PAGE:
This most recent audit was conducted as a follow-up to a study spanning a 30-month period ending in March of 2009. A prior study revealed that Medicare had not recovered $332 million of the $416 million believed to be overpayments at that time.  OIG findings and recommendations predicated on the most recent audit include the following:


  • OIG verified CMS collected $120 million of the $498 million identified overpayments
  • CMS reported it had collected $272 million, but did not provide adequate documentation it had collected the remaining $152 million not verified by OIG.
  • CMS did not take corrective action consisting of six recommendations made by OIG, only fully implementing two of the four agreed upon*
  • OIG recommended CMS continue recovery efforts for any collectible portion of the $226 million in uncollected overpayments
  • OIG recommended that CMS determine what portion of the $152 million was collected and accounted for
  • OIG recommended that CMS revise 42 CFR Section 405.980 and corresponding manual instructions related to the reopening period for claims to be consistent with Section 1870 of the Social Security Act.
  • OIG recommends developing a plan for resolving costs, including procedural recommendations.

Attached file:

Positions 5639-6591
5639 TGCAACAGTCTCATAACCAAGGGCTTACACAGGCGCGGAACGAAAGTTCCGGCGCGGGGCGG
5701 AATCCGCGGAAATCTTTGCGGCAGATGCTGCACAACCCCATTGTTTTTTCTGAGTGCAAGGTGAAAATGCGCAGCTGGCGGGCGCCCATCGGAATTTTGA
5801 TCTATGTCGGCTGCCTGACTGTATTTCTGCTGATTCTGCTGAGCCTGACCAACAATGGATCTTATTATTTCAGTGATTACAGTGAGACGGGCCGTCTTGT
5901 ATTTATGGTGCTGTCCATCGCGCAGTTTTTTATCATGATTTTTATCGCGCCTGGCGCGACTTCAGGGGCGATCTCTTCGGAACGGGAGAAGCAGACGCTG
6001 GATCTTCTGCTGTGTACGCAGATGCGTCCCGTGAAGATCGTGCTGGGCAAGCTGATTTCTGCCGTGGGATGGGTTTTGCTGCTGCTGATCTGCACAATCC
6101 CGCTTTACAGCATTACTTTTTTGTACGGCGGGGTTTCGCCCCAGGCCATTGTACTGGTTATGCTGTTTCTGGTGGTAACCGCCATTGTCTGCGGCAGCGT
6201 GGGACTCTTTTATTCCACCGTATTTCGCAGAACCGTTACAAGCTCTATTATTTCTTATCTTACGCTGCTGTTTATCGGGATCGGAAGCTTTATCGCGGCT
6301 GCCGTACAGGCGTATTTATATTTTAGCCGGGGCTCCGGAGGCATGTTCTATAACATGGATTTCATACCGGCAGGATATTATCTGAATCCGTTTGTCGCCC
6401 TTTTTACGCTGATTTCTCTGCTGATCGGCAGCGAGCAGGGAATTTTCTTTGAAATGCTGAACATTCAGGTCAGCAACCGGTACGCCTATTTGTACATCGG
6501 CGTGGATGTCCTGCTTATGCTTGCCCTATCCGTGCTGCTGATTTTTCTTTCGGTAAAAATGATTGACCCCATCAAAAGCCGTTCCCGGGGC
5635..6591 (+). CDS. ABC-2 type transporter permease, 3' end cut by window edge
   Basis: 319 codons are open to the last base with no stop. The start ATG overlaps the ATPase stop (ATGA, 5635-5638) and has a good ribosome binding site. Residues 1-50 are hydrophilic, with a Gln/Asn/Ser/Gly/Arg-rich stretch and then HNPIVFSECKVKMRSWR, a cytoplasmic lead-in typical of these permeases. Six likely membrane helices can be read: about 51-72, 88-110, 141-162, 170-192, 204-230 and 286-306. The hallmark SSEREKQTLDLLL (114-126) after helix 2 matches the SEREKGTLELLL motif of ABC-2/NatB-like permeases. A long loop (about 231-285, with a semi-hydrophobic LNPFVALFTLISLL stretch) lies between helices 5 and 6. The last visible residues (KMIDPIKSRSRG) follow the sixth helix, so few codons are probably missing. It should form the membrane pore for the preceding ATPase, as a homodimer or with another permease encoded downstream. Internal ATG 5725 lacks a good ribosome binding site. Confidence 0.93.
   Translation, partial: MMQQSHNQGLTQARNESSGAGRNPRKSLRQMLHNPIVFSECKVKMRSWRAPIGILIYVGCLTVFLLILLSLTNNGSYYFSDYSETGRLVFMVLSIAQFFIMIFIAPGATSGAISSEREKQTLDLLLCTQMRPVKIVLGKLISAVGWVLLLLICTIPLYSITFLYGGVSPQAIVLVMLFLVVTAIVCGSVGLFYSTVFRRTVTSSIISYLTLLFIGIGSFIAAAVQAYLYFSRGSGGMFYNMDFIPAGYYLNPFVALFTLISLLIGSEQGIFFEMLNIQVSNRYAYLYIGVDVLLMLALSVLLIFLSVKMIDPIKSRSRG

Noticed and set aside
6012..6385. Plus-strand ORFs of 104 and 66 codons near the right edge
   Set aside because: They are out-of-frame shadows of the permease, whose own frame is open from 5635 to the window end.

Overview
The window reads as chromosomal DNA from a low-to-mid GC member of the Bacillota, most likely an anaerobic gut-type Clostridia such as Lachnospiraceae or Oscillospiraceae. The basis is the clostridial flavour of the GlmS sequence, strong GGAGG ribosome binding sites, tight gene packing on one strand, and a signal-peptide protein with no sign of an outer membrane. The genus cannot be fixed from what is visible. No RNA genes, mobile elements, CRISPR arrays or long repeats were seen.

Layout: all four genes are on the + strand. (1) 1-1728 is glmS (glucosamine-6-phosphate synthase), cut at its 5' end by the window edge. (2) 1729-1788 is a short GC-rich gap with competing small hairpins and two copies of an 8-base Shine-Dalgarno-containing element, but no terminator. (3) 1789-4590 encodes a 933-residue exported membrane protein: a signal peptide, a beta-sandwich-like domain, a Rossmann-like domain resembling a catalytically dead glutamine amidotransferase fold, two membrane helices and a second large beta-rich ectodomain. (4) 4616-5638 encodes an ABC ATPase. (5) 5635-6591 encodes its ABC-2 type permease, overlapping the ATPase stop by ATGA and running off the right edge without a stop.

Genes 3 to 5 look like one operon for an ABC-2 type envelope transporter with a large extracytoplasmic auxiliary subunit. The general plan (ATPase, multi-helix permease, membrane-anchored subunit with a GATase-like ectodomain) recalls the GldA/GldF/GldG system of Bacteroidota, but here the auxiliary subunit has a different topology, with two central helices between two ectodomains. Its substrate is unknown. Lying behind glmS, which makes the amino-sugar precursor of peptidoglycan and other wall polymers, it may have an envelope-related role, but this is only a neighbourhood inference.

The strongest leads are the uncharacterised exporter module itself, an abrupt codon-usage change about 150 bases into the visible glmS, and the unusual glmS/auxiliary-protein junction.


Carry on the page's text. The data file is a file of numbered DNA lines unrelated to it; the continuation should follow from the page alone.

According to the report, CMS concurred with OIG’s recommendation to continue its efforts to recovery any collectible portion of the $226 million in uncollected overpayments.

While this study poses myriad downstream impacts to the MSP stakeholder community in terms of more aggressive recovery efforts, potentially the most concerning finding from OIG is the recommendation to make revisions to popular regulations allowing payers the ability to engage in ongoing appeals of conditional payment amounts the government attempts to collect. Proposed revisions to this series of regulations could alter the timeframes currently available for insurance companies and other payers, narrowing the window of opportunity currently available to file appeals when conditional payment amounts are not owed by the payer.


At least two government contractors administering tasks espoused within Medicare Secondary Payer obligations are in procurement, raising the possibility that new contractors could enter the stage in the coming months.